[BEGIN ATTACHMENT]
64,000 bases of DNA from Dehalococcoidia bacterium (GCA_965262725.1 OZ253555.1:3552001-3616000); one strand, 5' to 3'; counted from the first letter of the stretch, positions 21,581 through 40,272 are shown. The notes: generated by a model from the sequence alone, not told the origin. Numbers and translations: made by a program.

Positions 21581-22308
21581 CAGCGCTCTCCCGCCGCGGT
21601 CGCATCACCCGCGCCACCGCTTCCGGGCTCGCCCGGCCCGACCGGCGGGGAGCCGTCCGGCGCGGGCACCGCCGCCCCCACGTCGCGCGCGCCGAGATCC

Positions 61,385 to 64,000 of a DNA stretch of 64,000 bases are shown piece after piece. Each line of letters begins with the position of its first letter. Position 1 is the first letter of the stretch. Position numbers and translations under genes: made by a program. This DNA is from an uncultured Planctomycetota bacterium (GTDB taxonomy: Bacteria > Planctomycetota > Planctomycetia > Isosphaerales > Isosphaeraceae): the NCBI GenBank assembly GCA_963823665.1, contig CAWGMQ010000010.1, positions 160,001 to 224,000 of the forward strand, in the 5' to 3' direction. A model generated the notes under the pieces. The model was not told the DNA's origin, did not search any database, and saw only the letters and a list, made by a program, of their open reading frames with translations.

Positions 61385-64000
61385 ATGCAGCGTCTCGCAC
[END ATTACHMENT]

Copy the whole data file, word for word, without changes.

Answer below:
64,000 bases of DNA from Dehalococcoidia bacterium (GCA_965262725.1 OZ253555.1:3552001-3616000); one strand, 5' to 3'; counted from the first letter of the stretch, positions 21,581 through 40,272 are shown. The notes: generated by a model from the sequence alone, not told the origin. Numbers and translations: made by a program.

Positions 21581-22308
21581 CAGCGCTCTCCCGCCGCGGT
21601 CGCATCACCCGCGCCACCGCTTCCGGGCTCGCCCGGCCCGACCGGCGGGGAGCCGTCCGGCGCGGGCACCGCCGCCCCCACGTCGCGCGCGCCGAGATCC

Positions 61,385 to 64,000 of a DNA stretch of 64,000 bases are shown piece after piece. Each line of letters begins with the position of its first letter. Position 1 is the first letter of the stretch. Position numbers and translations under genes: made by a program. This DNA is from an uncultured Planctomycetota bacterium (GTDB taxonomy: Bacteria > Planctomycetota > Planctomycetia > Isosphaerales > Isosphaeraceae): the NCBI GenBank assembly GCA_963823665.1, contig CAWGMQ010000010.1, positions 160,001 to 224,000 of the forward strand, in the 5' to 3' direction. A model generated the notes under the pieces. The model was not told the DNA's origin, did not search any database, and saw only the letters and a list, made by a program, of their open reading frames with translations.

Positions 61385-64000
61385 ATGCAGCGTCTCGCAC